The path Expression-form of expression-contentTypes: tactile text triggers mapping to bf:Work and bf:Instance subclasses. The utilization of controlled vocabularies for interoperability reasons demands both their multilingualism and their representation in RDF. Therefore, cataloging should be performed taking into account the collaboration and data reusability principles.
Work with multiple Expressions In the case of mappings from an FRBR Work with multiple Expressions to BIBFRAME, two instances of the bf:Work class are generated. However the semantics regarding the origination of the two instances of the bf:Work class from the same Work (intellectual idea) are lost (Figure 3).
Fig. 3. Mapping from FRBR to BIBFRAME representation pattern for a Work with a single Expression. After mapping, both parent and bibliographic relationship are lost.
Derivation - translation Literal translation is represented in FRBR by relating two or more Expressions of the same Work with the has translation relationship (upper part of Figure 4). After mapping to BIBFRAME, the content relationship between the two Expressions is preserved in the two bf:Works. The information that the bf:Work instances have the same progenitor (Work) is not preserved though (Figure 4).
Fig. 4. Mapping from FRBR to BIBFRAME representation pattern for the translation case.
In order to preserve information about the common parent, an additional Expression-agnostic bf:Work instance will be created (bf:Work with the long dash-dot outline in Figure 5). Then this additional bf:Work instance will be linked with the others bf:Work instances using the bf:hasExpression property (also depicted with a long dash-dot line). This Expression-agnostic bf:Work cannot have any bf:Instances but it can serve as a the parent for all bf:Works that somehow derive from it.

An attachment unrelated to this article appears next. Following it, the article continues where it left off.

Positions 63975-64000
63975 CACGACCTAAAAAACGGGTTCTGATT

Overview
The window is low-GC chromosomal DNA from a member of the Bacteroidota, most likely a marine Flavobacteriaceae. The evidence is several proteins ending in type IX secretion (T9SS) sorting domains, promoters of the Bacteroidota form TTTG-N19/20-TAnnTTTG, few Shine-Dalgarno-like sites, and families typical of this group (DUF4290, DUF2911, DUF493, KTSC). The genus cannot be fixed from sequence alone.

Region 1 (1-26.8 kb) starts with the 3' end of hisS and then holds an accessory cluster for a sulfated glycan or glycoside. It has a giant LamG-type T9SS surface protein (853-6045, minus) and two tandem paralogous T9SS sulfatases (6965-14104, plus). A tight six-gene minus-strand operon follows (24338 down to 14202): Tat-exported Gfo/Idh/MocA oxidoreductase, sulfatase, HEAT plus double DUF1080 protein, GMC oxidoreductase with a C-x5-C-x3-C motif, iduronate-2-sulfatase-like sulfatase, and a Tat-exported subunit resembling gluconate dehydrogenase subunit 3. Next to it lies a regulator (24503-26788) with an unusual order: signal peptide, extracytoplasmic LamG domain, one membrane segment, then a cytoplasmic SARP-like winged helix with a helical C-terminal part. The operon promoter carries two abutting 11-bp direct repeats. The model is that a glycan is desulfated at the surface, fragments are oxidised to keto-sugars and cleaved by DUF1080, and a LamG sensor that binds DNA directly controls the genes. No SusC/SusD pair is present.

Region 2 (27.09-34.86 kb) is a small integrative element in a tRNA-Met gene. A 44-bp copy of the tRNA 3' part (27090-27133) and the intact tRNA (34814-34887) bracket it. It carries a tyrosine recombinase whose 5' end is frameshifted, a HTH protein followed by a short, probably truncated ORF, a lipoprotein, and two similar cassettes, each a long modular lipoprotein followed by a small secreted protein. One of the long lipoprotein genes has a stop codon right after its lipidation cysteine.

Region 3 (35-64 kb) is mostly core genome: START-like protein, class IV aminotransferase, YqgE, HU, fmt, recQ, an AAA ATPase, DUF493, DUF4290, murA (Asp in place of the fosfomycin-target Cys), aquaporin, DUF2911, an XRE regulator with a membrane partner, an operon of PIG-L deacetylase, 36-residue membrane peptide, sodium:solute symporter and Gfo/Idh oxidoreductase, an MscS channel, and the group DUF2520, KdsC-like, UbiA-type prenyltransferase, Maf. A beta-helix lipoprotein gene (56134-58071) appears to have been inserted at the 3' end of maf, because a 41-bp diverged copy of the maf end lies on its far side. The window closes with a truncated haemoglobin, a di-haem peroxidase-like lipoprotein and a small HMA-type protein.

Fig. 5. Mapping from FRBR to BIBFRAME representation pattern for the translation case. The bf:Work with the long dash-dot outline has been added in the mapping to preserve the parent bf:Work of the Odyssey bibliographic family.
Adaptation is represented in FRBR, either between Works, or between Expressions of different Works. This case demonstrated similar results with the translation case: content relationships are preserved, the parent is lost and the addition of Expression-agnostic bf:Work preserves information about the bibliographic family.
Fig. 6. Mapping from FRBR to BIBFRAME representation pattern for the adaptation case. The Expression-agnostic bf:Work serves as the parent bf:Work of the Odyssey bibliographic family.
One key finding has been that relationships between members of a bibliographic family are preserved in BIBFRAME when FRBR Expressions are related. Moreover, the parent Work is not always represented in BIBFRAME after mappings.
This study uses a limited set of cases and data. A follow-up study shall use a bigger dataset and test more cases; it will also compare the transformation using existing transformation tools to evaluate their degree of preservation of bibliographic relationships after mappings. Interesting findings are also anticipated for testing IFLA LRM to BIBFRAME and the opposite mappings.